About SCIO

Our History

Spinal Cord Injury Ontario (SCIO) has been at the forefront of change and innovation for individuals living with spinal cord injuries since 1945. Our journey is not just a reflection of our organization’s evolution but a testament to the resilience, determination, and progress of the entire spinal cord injury community in Ontario.

This page honors our heritage, celebrating key milestones and acknowledging the collective efforts that have shaped our present and are paving the way for our future.

An extraordinary beginning

Our story begins with the return of World War II veterans, a group of indomitable spirits who refused to accept institutionalization as their fate. Led by the indomitable spirit of John Counsell and supported by fellow veterans and advocates, they laid the foundation for what would become SCIO.

Counsell, who fought and was injured at Dieppe, partnered with medical leaders in SCI and the newly established Department of Veteran Affairs to establish Lyndhurst Lodge, a community-based rehab centre located on Lyndhurst Avenue in Toronto. Counsell then brought the first folding, self-propelled wheelchair to Canada causing a revolution in mobility. In fact, he ordered 150 chairs thanks to Conn Smythe, a founding Board Member, and stored them in Maple Leaf Gardens.

Other founders who worked with John Counsell, Al Jousse and Conn Smythe, were Ken Langford, Andy Clark and LM Wood. (Read a summary of the role founder Al Jousse played in the establishment of Lyndhurst). Their determination to live independently and with dignity sparked a movement that would revolutionize support and care for individuals with SCI. This legacy of bold forward movement, of choosing life and community over isolation, remains at the heart of SCIO today.

Milestones of Progress and Innovation

Our heritage is not just about marking time; it’s about marking progress. Each milestone on our timeline represents a step forward in the journey towards understanding, inclusion, and empowerment for individuals with spinal cord injuries
Canadian Paraplegic Association Founded
This marks the beginning of a new era for individuals with spinal cord injuries in Canada. This pivotal moment is the cornerstone of SCIO's heritage.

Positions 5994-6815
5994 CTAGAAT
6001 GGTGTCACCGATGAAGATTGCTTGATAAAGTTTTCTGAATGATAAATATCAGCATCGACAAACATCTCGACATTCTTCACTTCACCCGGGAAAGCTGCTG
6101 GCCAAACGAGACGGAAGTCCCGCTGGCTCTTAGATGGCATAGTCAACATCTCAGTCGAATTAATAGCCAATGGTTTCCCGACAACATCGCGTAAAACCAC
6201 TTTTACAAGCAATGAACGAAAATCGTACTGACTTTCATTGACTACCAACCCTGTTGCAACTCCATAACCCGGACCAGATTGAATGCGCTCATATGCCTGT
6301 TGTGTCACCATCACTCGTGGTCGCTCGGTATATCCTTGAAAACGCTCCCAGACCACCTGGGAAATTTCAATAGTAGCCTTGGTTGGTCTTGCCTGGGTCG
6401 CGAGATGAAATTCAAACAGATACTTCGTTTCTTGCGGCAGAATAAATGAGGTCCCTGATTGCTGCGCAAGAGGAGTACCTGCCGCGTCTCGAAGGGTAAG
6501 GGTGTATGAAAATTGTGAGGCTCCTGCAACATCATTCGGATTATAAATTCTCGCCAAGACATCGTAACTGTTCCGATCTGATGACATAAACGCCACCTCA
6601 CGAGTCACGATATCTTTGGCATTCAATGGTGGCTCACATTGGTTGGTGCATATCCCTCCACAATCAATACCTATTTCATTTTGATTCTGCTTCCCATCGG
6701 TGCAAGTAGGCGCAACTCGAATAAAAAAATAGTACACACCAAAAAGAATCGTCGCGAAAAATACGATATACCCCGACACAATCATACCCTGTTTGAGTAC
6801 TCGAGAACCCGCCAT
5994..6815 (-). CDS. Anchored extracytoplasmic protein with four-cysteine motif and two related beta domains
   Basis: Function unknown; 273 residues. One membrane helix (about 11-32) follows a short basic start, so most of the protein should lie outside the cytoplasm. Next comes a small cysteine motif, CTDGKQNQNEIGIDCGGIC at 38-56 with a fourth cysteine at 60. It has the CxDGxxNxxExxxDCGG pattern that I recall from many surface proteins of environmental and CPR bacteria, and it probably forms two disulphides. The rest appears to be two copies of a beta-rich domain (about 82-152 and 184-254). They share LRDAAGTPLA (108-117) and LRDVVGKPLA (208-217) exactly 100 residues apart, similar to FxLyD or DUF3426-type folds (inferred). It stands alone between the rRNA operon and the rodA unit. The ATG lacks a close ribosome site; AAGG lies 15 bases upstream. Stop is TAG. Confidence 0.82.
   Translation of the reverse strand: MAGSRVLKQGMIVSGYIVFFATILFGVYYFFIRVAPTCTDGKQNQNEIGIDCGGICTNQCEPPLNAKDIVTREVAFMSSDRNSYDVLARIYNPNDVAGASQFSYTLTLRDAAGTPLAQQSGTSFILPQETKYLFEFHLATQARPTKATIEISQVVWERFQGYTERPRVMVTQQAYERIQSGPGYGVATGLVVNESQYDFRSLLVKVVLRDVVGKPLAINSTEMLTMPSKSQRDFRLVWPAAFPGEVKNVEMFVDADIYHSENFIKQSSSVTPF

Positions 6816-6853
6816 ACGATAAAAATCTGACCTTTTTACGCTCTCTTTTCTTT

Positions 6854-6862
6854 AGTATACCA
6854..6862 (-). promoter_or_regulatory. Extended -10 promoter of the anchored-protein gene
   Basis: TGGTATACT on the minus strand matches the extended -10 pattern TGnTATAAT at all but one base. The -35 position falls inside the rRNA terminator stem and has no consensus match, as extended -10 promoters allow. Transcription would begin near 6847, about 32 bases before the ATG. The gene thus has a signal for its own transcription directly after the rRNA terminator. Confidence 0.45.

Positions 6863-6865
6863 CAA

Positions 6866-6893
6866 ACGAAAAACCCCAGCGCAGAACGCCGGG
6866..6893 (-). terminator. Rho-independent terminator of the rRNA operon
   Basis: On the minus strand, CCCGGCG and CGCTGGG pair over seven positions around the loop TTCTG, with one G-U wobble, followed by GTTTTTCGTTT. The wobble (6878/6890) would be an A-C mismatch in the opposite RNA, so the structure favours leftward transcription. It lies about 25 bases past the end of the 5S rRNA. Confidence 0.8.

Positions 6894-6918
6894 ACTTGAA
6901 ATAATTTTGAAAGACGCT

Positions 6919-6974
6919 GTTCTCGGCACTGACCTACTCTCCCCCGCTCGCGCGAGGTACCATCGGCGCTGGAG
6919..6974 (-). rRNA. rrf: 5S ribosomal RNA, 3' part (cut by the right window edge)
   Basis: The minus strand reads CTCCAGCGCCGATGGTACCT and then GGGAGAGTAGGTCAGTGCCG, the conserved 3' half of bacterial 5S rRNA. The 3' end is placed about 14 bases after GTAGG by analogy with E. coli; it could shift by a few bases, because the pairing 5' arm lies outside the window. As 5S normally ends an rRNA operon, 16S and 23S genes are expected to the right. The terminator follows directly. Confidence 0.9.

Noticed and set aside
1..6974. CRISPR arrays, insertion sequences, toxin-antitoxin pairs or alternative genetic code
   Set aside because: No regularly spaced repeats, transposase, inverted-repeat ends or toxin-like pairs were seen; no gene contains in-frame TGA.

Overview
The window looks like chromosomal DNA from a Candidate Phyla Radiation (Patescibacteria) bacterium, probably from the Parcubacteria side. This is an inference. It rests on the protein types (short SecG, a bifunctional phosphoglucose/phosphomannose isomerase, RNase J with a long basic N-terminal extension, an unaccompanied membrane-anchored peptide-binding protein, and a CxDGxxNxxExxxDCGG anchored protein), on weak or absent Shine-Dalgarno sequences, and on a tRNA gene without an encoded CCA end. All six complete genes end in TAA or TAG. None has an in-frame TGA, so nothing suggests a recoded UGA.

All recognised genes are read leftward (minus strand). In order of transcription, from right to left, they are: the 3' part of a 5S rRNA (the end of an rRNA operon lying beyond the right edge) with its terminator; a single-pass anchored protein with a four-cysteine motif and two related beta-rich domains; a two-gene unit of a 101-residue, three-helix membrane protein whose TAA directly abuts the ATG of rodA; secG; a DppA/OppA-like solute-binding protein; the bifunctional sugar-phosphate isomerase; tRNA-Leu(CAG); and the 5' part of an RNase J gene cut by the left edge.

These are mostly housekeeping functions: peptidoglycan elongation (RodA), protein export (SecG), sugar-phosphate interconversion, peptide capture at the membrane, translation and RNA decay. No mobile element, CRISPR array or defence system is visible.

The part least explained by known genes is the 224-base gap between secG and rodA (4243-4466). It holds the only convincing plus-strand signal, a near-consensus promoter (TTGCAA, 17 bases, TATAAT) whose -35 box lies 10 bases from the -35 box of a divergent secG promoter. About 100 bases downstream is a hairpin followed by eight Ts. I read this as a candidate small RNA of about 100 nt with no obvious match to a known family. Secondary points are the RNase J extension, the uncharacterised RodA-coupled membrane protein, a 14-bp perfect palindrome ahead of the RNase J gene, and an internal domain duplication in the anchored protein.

Opening of Lyndhurst Centre
Canada's first hospital dedicated to the rehabilitation of patients with spinal cord injuries opens, symbolizing a leap forward in specialized care and support.
Rick Hansen - "Man in Motion"

Rick Hansens's "Man in Motion" tour gains SCIO's support, bringing international attention to spinal cord injury and the potential for groundbreaking advancements.

1st Pilot Wheelchair Relay Challenge
The first pilot Wheelchair Relay Challenge in Ottawa initiates SCIO's signature fundraising event, fostering community spirit and raising essential funds for SCI support.
1999 and beyond
Expansion in Ontario (1999 and Beyond)​

The late 1990s and early 2000s marked a period of aggressive expansion and innovation for SCIO, significantly enhancing our impact across the province:

  • Peer Support Program Launch: A cornerstone of our services, providing invaluable mentorship and community for those newly navigating life with an SCI.
  • Spinal Cord Injury Conference: An annual event showcasing the latest research and educational resources, fostering a knowledgeable and empowered community.
  • Postdoctoral Fellowship: Established at Toronto Rehab/University of Toronto, advancing spinal cord research and promising new hope for breakthroughs.
  • Service Expansion: With more offices and the introduction of the SCI Resource Centre at Lyndhurst Centre, our reach and resources grew exponentially.
  • Aboriginal/First Nations Strategy: Extending programs and services to underserved communities, ensuring inclusivity and support for all Ontarians.
  • Awards and Recognition: Earning accolades for our governance and reporting, reflecting our commitment to excellence and transparency.
  • Cultural Contributions: Partnering with the RARE Theatre Company and Soulpepper Theatre to produce "Borne," a play that brings the realities of living with a spinal cord injury to the stage.
  • Advocacy for Accessibility: Instrumental in the passage of Bill C-81, An Act to Ensure a Barrier-Free Canada, marking a historic step towards a fully inclusive society.

Peer to peer, strength to strength, we continue to build on our legacy towards a future where every person with a spinal cord injury in Ontario can live a life without barriers.

Our commitment to the future

As we honor our past, we are propelled by the knowledge that our work is far from finished. The challenges and opportunities ahead call for continued innovation, advocacy, and community support. SCIO is dedicated to advancing our mission, upholding our values, and expanding our impact, ensuring that every individual impacted by spinal cord injuries in Ontario has the resources, support, and community they need to thrive.

SCIO’s legacy is not just about where we’ve been; it’s about where we’re going, together.


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